Distribution, Competition, and Antitrust / IP Law

Focus and Purpose


This legal blog focuses on antitrust, competition, and distribution law issues (including in, but not limited to, intellectual property (“IP”) markets and related markets).  These issues are important to you if:

You have a large market position and might be subject to the special rules that govern monopolies.

You are a smaller competitor or a new entrant and you are dealing with a monopolist or would-be monopolist, either in a primary market or an aftermarket.

You either own intellectual property, and have questions about the limits of what you can do with it, or you are dealing with a firm that owns IP and is using it in ways you find objectionable and potentially anti-competitive.

You are a competitor of another firm or firms and you have contacts with them, either informally, at trade association meetings, or as part of some sort of venture or other cooperative endeavor.  Or you are a customer of firms which you believe have coordinated prices, output, markets, or customers.

You are a manufacturer or franchisor and you have wholesalers or retailers, a dealer or distributor for a manufacturer or for other wholesalers, or a retailer or a franchisee.  In all these cases, relationships between and among the various levels of the distribution chain can raise antitrust and competition law issues.  Pricing issues can be especially sensitive.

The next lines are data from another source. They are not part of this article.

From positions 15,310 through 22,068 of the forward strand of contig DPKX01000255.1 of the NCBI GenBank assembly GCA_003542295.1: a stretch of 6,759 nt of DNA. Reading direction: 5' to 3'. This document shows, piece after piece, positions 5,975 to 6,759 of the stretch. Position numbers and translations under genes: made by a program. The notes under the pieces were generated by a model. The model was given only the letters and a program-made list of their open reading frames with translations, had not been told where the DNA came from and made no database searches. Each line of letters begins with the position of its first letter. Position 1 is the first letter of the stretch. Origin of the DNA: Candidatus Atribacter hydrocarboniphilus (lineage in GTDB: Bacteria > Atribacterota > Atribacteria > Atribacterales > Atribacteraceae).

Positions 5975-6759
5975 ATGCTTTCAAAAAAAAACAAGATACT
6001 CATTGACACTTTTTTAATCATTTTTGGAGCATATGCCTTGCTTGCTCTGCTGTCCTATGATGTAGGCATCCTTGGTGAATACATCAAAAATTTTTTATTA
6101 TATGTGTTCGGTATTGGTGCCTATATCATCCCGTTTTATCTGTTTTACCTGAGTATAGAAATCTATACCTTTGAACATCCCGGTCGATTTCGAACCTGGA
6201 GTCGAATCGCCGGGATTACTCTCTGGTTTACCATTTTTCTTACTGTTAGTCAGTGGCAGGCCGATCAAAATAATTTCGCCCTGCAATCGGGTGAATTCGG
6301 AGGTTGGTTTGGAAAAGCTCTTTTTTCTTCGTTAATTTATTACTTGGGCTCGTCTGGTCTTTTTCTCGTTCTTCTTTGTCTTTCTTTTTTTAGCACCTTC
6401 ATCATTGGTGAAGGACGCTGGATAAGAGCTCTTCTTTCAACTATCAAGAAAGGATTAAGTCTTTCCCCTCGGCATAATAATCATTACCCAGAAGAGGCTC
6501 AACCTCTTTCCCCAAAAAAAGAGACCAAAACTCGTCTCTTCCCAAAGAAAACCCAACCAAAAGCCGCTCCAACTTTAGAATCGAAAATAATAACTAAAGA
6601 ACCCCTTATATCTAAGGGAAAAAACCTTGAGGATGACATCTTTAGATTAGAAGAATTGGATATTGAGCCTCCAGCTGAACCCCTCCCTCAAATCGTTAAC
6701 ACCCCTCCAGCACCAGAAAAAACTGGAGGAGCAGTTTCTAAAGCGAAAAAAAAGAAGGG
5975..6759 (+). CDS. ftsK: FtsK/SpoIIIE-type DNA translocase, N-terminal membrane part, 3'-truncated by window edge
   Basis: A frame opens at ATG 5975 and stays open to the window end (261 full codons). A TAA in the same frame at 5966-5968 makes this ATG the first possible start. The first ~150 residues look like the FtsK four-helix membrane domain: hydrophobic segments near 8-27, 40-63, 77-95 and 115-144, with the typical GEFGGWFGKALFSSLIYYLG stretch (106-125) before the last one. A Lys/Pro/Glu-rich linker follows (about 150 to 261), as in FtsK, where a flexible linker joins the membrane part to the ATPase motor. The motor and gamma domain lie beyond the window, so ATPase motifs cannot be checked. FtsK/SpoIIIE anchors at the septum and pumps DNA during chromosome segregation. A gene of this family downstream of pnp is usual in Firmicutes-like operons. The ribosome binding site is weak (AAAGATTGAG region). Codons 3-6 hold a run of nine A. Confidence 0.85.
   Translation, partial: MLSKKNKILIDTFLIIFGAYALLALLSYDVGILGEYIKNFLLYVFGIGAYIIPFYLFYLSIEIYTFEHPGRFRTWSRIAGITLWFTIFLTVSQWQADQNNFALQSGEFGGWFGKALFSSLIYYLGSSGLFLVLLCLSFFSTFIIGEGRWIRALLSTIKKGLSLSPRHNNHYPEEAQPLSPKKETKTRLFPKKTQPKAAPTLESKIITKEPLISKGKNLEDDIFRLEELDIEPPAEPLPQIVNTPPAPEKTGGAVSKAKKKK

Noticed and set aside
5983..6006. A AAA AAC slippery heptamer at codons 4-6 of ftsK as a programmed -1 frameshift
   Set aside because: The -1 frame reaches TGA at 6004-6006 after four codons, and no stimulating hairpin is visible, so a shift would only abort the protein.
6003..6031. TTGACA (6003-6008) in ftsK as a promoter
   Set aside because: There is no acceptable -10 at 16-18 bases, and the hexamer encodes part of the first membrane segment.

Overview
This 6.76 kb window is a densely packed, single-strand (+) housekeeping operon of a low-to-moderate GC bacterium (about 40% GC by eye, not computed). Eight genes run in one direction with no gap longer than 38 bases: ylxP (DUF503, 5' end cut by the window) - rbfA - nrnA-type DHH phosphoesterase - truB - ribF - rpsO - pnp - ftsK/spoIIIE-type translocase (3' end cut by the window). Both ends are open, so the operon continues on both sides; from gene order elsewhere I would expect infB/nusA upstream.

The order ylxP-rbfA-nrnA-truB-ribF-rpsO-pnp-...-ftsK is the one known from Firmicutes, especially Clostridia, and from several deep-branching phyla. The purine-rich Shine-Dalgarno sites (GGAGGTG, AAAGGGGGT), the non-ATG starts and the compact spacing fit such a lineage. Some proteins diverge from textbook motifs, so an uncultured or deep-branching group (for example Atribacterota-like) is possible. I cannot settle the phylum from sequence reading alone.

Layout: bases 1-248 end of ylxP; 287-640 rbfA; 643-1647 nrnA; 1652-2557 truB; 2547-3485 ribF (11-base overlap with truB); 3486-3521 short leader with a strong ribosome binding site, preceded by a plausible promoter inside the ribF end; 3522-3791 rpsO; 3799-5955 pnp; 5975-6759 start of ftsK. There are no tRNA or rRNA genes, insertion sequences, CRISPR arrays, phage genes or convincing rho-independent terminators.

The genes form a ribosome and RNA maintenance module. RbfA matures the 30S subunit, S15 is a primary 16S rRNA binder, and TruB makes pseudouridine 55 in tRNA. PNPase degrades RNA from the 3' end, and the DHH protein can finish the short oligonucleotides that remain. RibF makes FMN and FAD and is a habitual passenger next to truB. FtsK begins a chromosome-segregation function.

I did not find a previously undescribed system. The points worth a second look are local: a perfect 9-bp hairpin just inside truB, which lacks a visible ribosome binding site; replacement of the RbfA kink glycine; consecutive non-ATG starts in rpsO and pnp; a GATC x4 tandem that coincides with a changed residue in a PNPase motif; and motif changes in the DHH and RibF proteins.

You are a consumer and you are interested in the laws governing the relationships among manufacturers, wholesalers, dealers, and retailers.

Or, you just have a geeky interest in these issues.

If you fall into one of these categories, there are many laws that are relevant and important.  Not paying attention to them could expose you to liability.

Some of the laws that are relevant in this area include the federal Sherman and Clayton Acts; the Robinson-Patman Act; state antitrust and unfair competition laws, including California’s Cartwright Act and California’s Unfair Competition Law (UCL); franchise and business opportunity laws; and plain old contract and Uniform Commercial Code law.


All original content copyright © 2011-2016 by Howard M. Ullman.

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